WE recently ran into a colleague we worked with many, many moons ago at ABC News, returning to her now-home on the Isle of Pines after a week cruising the mighty Mekong aboard the replica colonial river steamer, Indochina Pandaw.
And so intrigued were we with what our friend Hilary Roots told us, that we asked her to share with our readers she and partner Albert Thoma’s week aboard. Here’s her account:
WE rode in ox carts and ‘cyclos,’ visited cat-fish farms and floating markets, sampled snake wine and exotic fruits, caught a rare, lithesome gibbon swinging from rafters above our heads, held hands with and gave school books to village children who tugged at our heart strings, all the while gently cruising down the Mekong.
No television, radio, piped music or internet, just the swirl of the mighty river, its banks sometimes close enough to touch, sometimes a kilometre apart, a 4,000 kilometre artery feeding, watering and housing millions along its route through South-East Asia from Tibet.
The muddy colour belies its intense richness. Every year from June to November melting Himalayan snows swell it so much that the tributary from Tonle Sap lake (Asia’s largest) halts, then goes backwards, gorged with tonnes of fresh water. Such dramatic changes bring new fish, flood rice and corn fields with rich alluvial sands and silt…
Not the sort who enjoy organised tours, we’d been enticed by an article torn from a magazine a few years back and put with the proverbial ‘bucket list.’ Or was it purely the photo of the ship? A replica of wooden craft the British once used to ply the Irrawaddyin the 19th and first part of the 20th centuries. An olde-worlde vessel, only three decks above water level, thirty passenger cabins – the whole outfitted in teak and brass.
Run by Pandaw Cruises, she was more like home from the moment we stepped aboard. Our cabin cosy, easy to live in, wood panelling, white and navy blue linen, highlighted by the finer touches of fresh flowers and silk bathrobes.
Such details were enhanced by the young crew, ever devoted to making our seven-day stay comfortable and memorable. A mix of Cambodian, Vietnamese and Burmese, they reflected the vessel – discreet, attentive, innovative. Refined dining of a quality and variety to match the best anywhere, whether sampling Asian dishes or enjoying those appealing to Western palates. Intrepid excursions to explore markets and fields, temples and villages, often scrambling up the bank where the ship had drawn alongside, tying up to the nearest tree… guides brimming with history, facts and figures and their own personal accounts of growing up through recent tumultuous decades in Cambodia and Vietnam.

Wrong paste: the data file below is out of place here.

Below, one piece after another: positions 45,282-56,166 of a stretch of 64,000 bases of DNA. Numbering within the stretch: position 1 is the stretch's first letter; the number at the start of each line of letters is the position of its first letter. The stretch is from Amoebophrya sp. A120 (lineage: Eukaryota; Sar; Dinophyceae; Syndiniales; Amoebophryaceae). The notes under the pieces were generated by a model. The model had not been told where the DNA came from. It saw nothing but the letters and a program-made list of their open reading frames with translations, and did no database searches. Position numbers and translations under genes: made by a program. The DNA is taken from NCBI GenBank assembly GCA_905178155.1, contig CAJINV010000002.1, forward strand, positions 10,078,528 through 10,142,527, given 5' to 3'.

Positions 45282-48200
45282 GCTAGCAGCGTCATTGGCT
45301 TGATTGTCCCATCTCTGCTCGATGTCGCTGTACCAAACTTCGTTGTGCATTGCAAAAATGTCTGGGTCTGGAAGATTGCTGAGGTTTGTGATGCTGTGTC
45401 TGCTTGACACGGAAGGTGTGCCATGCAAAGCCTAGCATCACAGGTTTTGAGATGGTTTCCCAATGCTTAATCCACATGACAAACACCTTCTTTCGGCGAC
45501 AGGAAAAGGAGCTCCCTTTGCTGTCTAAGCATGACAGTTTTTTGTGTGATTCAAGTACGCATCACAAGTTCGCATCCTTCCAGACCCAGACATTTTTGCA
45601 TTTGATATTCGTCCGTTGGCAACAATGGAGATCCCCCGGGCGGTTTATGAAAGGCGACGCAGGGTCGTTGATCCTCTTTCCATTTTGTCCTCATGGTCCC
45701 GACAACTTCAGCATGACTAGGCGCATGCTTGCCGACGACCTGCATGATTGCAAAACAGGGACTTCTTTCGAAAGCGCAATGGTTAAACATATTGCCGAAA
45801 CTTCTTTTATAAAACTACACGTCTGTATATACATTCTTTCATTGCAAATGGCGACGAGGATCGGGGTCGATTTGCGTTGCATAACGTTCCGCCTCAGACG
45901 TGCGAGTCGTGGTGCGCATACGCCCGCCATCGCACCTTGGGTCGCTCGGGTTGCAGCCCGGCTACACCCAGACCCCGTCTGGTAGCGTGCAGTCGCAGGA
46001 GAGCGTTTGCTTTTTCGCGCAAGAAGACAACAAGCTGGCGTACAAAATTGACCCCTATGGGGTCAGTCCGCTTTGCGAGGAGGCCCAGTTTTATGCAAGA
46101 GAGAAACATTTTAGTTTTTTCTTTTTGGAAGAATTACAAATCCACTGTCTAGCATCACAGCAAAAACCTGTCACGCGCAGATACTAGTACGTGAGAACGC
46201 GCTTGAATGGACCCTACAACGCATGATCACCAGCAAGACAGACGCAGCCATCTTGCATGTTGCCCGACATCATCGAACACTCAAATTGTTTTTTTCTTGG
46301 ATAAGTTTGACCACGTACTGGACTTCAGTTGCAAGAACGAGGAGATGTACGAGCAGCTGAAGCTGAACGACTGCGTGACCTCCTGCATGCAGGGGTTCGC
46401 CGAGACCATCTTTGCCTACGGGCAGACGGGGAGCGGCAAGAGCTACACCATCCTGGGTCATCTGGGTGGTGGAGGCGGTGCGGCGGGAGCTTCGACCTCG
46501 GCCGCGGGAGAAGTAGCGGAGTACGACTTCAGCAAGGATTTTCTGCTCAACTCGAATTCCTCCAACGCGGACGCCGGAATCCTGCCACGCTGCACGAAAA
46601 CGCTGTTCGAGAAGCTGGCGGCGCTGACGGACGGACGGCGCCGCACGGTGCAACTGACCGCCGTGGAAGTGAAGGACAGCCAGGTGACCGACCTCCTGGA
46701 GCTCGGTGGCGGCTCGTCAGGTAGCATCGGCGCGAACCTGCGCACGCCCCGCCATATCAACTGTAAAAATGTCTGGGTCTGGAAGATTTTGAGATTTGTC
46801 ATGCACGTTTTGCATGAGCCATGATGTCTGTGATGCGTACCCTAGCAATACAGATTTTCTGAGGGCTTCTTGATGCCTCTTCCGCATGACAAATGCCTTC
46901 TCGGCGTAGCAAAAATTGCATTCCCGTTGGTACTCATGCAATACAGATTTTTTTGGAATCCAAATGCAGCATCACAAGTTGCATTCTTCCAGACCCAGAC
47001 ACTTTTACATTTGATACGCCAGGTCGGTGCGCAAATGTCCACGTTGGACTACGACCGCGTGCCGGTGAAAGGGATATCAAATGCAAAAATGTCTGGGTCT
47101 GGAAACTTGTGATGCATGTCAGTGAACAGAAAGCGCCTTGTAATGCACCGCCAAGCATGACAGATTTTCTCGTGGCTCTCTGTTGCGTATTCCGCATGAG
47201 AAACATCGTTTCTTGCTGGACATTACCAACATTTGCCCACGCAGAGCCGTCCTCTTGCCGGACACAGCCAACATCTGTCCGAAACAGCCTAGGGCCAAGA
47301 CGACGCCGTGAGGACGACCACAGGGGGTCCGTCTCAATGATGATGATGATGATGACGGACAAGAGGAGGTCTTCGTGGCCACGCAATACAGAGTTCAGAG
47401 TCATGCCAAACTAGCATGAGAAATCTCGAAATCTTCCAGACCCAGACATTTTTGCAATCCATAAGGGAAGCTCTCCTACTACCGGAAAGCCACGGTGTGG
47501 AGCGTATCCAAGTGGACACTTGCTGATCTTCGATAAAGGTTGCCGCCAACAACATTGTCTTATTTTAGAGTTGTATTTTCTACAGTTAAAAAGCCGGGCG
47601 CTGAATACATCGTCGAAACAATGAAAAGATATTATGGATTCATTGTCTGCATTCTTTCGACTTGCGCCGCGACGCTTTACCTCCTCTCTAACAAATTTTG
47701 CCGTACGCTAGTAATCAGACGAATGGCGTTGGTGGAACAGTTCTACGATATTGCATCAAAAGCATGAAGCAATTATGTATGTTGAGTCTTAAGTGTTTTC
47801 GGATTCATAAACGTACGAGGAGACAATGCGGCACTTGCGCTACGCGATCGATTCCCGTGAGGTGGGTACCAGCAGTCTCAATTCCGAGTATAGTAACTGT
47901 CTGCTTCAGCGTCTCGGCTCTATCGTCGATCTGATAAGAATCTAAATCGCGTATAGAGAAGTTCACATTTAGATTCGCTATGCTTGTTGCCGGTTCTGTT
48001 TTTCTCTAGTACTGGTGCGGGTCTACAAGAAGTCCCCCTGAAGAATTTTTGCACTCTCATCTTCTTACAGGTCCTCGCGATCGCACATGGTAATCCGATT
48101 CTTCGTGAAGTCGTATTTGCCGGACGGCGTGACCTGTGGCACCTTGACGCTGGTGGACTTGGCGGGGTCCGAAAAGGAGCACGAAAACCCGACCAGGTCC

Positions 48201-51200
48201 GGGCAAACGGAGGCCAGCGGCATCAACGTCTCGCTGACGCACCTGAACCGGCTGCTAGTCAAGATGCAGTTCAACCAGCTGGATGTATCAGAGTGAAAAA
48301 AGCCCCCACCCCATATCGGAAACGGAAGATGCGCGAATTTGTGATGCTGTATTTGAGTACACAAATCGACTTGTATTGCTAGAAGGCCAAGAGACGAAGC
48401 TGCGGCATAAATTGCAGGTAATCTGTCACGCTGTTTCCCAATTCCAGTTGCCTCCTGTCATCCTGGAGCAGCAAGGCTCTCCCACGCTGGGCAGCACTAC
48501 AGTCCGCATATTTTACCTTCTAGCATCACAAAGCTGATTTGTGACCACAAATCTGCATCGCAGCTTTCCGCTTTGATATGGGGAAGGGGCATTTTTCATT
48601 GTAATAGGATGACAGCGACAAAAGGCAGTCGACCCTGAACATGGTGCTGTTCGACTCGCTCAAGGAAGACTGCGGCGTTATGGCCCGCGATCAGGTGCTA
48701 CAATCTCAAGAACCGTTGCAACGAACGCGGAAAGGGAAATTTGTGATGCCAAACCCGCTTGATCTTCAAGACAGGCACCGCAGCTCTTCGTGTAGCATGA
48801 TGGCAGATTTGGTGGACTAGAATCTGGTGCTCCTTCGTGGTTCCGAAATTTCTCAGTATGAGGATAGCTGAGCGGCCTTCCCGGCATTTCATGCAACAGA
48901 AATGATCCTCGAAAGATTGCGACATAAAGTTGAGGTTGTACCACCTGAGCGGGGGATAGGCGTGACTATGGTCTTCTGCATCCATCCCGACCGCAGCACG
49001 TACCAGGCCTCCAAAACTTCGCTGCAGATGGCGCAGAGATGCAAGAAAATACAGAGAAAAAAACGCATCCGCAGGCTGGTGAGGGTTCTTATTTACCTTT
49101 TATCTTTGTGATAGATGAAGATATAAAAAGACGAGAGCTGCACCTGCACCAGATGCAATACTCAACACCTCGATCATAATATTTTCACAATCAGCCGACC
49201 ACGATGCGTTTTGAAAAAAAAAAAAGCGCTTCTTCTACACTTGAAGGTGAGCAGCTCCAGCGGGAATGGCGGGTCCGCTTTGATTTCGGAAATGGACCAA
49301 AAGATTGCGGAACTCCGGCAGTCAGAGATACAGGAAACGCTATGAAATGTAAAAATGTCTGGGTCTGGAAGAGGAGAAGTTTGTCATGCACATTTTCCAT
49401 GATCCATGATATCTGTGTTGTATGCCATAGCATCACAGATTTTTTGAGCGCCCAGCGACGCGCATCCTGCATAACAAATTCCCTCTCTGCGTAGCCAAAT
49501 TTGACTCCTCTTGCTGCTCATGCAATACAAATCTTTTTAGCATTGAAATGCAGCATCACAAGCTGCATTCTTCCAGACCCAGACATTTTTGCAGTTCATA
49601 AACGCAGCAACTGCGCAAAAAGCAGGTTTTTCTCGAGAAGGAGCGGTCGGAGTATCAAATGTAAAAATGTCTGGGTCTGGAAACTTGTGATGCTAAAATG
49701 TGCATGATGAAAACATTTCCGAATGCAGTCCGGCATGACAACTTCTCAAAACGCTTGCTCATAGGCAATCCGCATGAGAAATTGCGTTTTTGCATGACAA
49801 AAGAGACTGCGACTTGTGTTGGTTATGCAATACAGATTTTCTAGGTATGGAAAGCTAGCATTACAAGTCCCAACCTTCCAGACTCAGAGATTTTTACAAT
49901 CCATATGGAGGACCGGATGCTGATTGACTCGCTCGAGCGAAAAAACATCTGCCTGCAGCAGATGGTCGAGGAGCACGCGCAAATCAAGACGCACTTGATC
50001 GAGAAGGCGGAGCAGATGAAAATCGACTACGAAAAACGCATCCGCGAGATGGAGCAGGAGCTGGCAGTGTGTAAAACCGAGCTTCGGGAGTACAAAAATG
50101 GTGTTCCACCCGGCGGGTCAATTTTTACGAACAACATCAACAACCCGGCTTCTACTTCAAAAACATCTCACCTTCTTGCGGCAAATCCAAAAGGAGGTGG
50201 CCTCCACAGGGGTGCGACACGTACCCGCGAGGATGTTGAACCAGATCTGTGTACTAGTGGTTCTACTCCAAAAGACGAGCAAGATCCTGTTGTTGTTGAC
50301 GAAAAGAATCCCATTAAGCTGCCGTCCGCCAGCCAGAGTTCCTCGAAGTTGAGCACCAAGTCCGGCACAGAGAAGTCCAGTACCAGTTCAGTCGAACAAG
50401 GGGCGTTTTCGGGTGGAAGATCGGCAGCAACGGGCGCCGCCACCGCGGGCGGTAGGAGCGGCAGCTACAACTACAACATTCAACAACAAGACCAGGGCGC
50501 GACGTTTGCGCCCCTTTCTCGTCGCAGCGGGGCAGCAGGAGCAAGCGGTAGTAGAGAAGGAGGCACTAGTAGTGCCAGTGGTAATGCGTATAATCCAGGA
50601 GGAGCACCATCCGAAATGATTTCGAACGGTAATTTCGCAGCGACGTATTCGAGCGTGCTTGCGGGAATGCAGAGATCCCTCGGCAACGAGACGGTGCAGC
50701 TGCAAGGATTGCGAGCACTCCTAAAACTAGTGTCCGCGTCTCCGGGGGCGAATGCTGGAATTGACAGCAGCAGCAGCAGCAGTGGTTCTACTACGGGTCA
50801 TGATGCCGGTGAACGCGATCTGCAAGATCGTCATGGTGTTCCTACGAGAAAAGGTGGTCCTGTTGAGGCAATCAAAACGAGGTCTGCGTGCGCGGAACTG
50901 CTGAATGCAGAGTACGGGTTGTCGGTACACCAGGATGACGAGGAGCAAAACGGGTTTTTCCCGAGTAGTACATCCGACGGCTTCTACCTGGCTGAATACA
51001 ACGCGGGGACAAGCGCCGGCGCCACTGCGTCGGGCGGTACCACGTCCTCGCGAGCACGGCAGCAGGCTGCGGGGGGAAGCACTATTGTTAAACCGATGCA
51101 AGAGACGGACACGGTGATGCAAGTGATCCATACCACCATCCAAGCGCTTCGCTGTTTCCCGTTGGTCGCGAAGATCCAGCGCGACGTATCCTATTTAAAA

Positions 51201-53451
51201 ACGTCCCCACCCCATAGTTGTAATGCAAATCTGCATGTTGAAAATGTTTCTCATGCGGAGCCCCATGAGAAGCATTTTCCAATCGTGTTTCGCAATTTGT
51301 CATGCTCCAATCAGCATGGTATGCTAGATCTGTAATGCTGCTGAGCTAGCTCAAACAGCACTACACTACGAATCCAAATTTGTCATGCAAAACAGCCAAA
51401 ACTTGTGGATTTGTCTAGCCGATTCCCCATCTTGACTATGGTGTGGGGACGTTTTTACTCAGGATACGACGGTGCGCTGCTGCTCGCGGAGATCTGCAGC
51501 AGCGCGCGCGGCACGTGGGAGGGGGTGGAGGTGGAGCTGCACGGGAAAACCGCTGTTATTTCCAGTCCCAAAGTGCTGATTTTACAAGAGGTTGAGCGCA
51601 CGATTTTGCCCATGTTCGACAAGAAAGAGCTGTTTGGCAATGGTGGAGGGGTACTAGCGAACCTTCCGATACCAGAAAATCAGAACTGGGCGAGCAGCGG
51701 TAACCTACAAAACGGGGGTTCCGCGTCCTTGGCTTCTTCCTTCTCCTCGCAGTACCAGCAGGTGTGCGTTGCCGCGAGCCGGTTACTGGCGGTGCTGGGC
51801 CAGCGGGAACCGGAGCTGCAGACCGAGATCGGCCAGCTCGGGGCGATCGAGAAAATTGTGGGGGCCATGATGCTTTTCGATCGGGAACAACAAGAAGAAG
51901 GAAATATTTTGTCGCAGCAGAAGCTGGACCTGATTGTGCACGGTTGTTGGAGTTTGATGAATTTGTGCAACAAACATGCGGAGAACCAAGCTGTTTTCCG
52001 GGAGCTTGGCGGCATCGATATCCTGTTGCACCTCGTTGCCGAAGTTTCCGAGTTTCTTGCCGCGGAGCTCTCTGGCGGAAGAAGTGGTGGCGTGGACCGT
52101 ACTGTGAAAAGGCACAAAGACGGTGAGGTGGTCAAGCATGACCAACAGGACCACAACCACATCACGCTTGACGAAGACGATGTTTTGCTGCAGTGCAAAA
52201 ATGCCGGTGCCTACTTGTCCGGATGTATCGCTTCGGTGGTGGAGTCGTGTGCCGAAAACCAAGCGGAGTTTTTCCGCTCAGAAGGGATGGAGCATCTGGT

While Indochina Pandaw can take 60 passengers, we were only 22, coddled by 26 crew. Early June is considered the low season, the water level just starting to rise. And it can rain every day, but we were lucky: only one afternoon did the wind whip up, the skies darken and the rain pelt down for an hour. The rest of the week it was warm and humid. Exploring was fun, but it was always with a welcome sigh we returned to the cool and respite of the ship.
Our fellow voyagers were all widely travelled, mainly retired, but with the mental and physical verve of people interested in extending their experiences and horizons. The canopied sun deck bar and salon, and no set-seating for dining meant we made new acquaintances, swapped many a travel tale. All dressed simply yet correctly, with no pretentiousness.
Interestingly all were Australian, except us: I’m a Kiwi, Albert is Swiss. And the pivot point, the person who made the cruise zing, who had an eye on everything from technical details to visas, from orphan children performing a magical concert with their own hand-made costumes, to a crew/guest farewell party the last evening, was Rosie – a Cambodian university graduate, officially the purser, but more like cruise director, confidante, coordinator for all aboard.
Her vivacity and contagious laugh make her precious to Pandaw, and will echo with us for a long time to come.
It could well be we’ll meet again on the waterway to Mandalay…
(Details of Indochina Pandaw from Siem Reap to Ho Chi Minh City: www.pandaw.com)
(Photos: Hilary Roots)
Written by David Ellis